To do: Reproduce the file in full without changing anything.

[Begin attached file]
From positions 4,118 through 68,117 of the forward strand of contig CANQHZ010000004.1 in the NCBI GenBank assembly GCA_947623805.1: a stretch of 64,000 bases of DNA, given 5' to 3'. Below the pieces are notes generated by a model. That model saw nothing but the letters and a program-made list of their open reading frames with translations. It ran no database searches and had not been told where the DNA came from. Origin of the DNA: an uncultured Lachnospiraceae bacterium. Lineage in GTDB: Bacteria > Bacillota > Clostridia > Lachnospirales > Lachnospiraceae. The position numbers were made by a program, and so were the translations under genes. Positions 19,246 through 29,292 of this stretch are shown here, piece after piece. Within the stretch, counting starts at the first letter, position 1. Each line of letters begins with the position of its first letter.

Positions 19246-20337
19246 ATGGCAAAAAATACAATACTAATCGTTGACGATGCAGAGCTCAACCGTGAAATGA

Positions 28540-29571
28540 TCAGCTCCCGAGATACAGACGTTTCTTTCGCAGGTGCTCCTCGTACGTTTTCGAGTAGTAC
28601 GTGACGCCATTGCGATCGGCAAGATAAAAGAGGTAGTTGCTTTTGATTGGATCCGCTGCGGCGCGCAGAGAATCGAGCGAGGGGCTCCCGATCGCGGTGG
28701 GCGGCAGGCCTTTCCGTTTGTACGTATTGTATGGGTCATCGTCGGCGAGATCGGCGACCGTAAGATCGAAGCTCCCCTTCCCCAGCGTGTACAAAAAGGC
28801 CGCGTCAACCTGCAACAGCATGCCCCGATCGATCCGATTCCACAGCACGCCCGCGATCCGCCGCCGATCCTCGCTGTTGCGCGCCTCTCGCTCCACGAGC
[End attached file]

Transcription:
From positions 4,118 through 68,117 of the forward strand of contig CANQHZ010000004.1 in the NCBI GenBank assembly GCA_947623805.1: a stretch of 64,000 bases of DNA, given 5' to 3'. Below the pieces are notes generated by a model. That model saw nothing but the letters and a program-made list of their open reading frames with translations. It ran no database searches and had not been told where the DNA came from. Origin of the DNA: an uncultured Lachnospiraceae bacterium. Lineage in GTDB: Bacteria > Bacillota > Clostridia > Lachnospirales > Lachnospiraceae. The position numbers were made by a program, and so were the translations under genes. Positions 19,246 through 29,292 of this stretch are shown here, piece after piece. Within the stretch, counting starts at the first letter, position 1. Each line of letters begins with the position of its first letter.

Positions 19246-20337
19246 ATGGCAAAAAATACAATACTAATCGTTGACGATGCAGAGCTCAACCGTGAAATGA

Positions 28540-29571
28540 TCAGCTCCCGAGATACAGACGTTTCTTTCGCAGGTGCTCCTCGTACGTTTTCGAGTAGTAC
28601 GTGACGCCATTGCGATCGGCAAGATAAAAGAGGTAGTTGCTTTTGATTGGATCCGCTGCGGCGCGCAGAGAATCGAGCGAGGGGCTCCCGATCGCGGTGG
28701 GCGGCAGGCCTTTCCGTTTGTACGTATTGTATGGGTCATCGTCGGCGAGATCGGCGACCGTAAGATCGAAGCTCCCCTTCCCCAGCGTGTACAAAAAGGC
28801 CGCGTCAACCTGCAACAGCATGCCCCGATCGATCCGATTCCACAGCACGCCCGCGATCCGCCGCCGATCCTCGCTGTTGCGCGCCTCTCGCTCCACGAGC